Review: Aeon Zen – Enigma


Aeon Zen – Enigma







Progressive Metal

Label: Nightmare Records

For fans of: Dream Theater, Circus Maximus and Devin Townsend

Progressive metal through the years has become an interesting genre. You have those bands who have essentially become Dream Theater worship and then you have those bands who are actually progressive, pushing new ideas such as Devin Townsend, Ihsahn and Sigh just to name a few. UK prog metal band Aeon Zen as much as they try, is of the former as they incorporate many of the features of Dream Theater such as tempo changes, contrasts between heavy and light with excellent musicianship. While they do attempt to change things up and make things different, their most recent album “Enigma,” evidently shows the long list of their influences.

“Enigma” kickstarts with an instrumental, which essentially sounds like the a-typical Dream Theater clone of subtle keyboard/synths trading off with the juxtaposition of meaty guitar riffs and double drum beats. Needless to say, it doesn’t bode well for the album in terms of spinning a genre that is truly becoming more and more mediocre by the moment. It continues with the first track “Artificial Soul”, not a bad song, but it just remains pretty by the numbers prog with basic heavy riffs and unremarkable vocal lines. One thing the track does do well is the subtle atmospherics between the heavy parts, but in the end it becomes an opening track that doesn’t do a lot to keep the listener’s attention.

Now at this point I figured what Aeon Zen was going to do was a regurgitation of the first two tracks; however, this is where the album goes into bizarre territory with the next track “Divinity”, where the band tries their hand at progressive death metal, with chunky riffs and growly vocals before changing it up in pieces with subtle keyboards and the tried and true melodic vocals of Andi Kravljaca. As noted by the melodic tendencies that chime into the song, the Aeon Zen style does exist within the song and it is of much better quality than the previous tracks. However, the problem is the song comes completely out of left field for a band that doesn’t really incorporate death metal vocals all that much. Is it progressive? I don’t know, because it comes off as wanting to force change instead of creatively making instinctive musical choices for the betterment of the band.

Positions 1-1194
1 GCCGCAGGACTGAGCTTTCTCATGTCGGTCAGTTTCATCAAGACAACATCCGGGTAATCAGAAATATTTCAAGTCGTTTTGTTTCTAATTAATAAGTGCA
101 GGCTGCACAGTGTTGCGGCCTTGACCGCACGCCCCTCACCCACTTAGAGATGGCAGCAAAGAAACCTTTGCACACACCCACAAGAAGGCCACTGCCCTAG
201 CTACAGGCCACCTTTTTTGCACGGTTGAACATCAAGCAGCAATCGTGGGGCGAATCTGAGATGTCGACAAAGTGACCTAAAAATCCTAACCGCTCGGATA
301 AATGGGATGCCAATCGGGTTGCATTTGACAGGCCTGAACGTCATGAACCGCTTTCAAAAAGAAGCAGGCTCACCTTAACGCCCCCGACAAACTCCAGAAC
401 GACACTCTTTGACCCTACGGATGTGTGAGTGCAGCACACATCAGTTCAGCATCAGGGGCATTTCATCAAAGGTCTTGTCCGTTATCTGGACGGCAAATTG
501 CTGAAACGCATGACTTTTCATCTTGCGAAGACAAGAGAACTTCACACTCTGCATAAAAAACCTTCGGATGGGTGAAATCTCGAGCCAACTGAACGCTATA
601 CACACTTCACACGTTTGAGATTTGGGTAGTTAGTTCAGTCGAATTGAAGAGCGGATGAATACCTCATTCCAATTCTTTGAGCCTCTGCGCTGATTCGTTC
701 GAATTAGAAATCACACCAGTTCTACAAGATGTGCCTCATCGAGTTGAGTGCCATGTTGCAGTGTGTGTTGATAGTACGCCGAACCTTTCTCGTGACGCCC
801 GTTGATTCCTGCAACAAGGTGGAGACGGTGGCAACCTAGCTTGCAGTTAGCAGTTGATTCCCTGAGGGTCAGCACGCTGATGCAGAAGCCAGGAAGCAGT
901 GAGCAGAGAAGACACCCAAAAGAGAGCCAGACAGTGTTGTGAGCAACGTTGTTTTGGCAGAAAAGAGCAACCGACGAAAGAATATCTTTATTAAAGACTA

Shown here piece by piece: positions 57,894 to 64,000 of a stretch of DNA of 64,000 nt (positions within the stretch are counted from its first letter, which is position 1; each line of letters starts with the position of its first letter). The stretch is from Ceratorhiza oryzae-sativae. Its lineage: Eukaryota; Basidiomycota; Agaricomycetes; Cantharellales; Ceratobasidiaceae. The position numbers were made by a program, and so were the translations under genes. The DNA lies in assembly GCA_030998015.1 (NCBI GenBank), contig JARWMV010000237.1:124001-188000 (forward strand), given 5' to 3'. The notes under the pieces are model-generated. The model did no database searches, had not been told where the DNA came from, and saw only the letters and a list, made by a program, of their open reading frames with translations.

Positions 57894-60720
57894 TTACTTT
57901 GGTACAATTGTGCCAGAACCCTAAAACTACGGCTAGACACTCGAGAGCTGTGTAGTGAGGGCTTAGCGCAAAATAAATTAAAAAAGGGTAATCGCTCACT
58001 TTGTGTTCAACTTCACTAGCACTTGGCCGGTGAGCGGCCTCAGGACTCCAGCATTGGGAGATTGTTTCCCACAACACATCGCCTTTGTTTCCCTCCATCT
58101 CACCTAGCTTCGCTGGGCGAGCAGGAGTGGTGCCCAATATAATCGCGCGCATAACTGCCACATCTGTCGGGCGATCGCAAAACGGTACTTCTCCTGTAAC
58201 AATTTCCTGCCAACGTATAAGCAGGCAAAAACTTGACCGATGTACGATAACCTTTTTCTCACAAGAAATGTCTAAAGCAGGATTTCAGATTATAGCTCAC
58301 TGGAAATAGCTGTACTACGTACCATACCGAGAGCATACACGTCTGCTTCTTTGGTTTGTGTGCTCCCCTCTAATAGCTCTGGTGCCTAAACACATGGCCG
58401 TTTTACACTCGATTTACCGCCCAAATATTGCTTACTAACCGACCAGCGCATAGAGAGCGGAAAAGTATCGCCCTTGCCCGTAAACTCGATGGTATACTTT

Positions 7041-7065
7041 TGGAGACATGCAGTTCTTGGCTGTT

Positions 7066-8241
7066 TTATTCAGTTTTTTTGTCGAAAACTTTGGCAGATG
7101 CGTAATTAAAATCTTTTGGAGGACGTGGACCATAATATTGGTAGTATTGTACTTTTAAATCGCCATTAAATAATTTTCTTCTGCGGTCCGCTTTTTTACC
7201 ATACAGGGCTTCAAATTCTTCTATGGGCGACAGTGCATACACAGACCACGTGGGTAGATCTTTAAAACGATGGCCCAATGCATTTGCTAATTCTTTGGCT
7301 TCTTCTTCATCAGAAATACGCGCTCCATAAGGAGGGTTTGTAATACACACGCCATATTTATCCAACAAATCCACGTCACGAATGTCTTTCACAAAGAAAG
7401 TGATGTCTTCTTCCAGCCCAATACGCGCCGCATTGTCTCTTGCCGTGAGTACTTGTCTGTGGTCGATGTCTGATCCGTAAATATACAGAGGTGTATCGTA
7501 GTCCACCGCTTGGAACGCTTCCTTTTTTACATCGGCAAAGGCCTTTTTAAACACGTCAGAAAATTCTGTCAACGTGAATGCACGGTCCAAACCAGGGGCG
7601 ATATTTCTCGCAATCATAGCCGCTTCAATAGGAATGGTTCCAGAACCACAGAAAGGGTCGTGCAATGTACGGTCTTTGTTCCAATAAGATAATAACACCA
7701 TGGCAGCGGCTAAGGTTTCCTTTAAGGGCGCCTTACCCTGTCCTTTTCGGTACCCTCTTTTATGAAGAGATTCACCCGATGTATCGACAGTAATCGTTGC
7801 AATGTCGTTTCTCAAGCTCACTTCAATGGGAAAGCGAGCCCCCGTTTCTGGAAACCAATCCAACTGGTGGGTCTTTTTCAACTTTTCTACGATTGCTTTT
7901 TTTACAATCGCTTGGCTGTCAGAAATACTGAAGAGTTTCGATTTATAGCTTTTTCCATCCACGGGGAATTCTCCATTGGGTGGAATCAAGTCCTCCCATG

This change in sound doesn’t end with “Divinity” though, as “Warning” starts with the wonderful atmospheric keyboards and synthesizers before strangely becoming Devin Townsend worship. Yep, you heard that right, this track is very oddly placed on an “Enigma” as not only do the vocals try to imitate Devin Townsend, but the song structure and groove guitar style Devin often incorporates into his music is all over the song. I mean, had you not told me this was another track off Aeon Zen, I would’ve thought for sure this was a new Devin Townsend track besides the occasional traditional Aeon Zen vocals and melodic tendencies.

Needless to say, there is a theme with “Enigma”, which is that it’s really all over the place. Many times in progressive music this is a compliment, but even the most progressive of bands still have a signature sound, despite changing it up. This is not the case with Aeon Zen. There’s no doubt there are some solid tracks on here such as “Still Human” which incorporates some incredibly technical keyboard chops with some very beautiful melodic guitar and vocal work, as well as the epic album closer “Downfall.” The problem truly lies in the fact that the album is very inconsistent.

Basically, if there is one thing you can say about Aeon Zen’s “Enigma” is that they’re having an identity crisis. They’re trying to push boundaries and they’re trying to separate themselves from the plethora of progressive metallers out there. Unfortunately though, it just doesn’t work on this album. From the random death metal style found on a small sample of the tracks, to the pure Devin Townsend worship, to the more traditional Dream Theater worship and everything in between, this album is all over the place without any cohesion.

It would be one thing if this was a compilation of several bands. If that were the case, I probably would recommend this album as it’s a slice of various progressive genres of metal, but when it comes down to it, there is no substance here. There is no flow to the album, and the band tries to be things it isn’t. Needless to say, while there is some good stuff to be heard on “Enigma”, it isn’t the first time we’ve heard it, nor is it the best version we’ve heard played. Unless you are a prog metal junkie, this one isn’t necessary to one’s collection.


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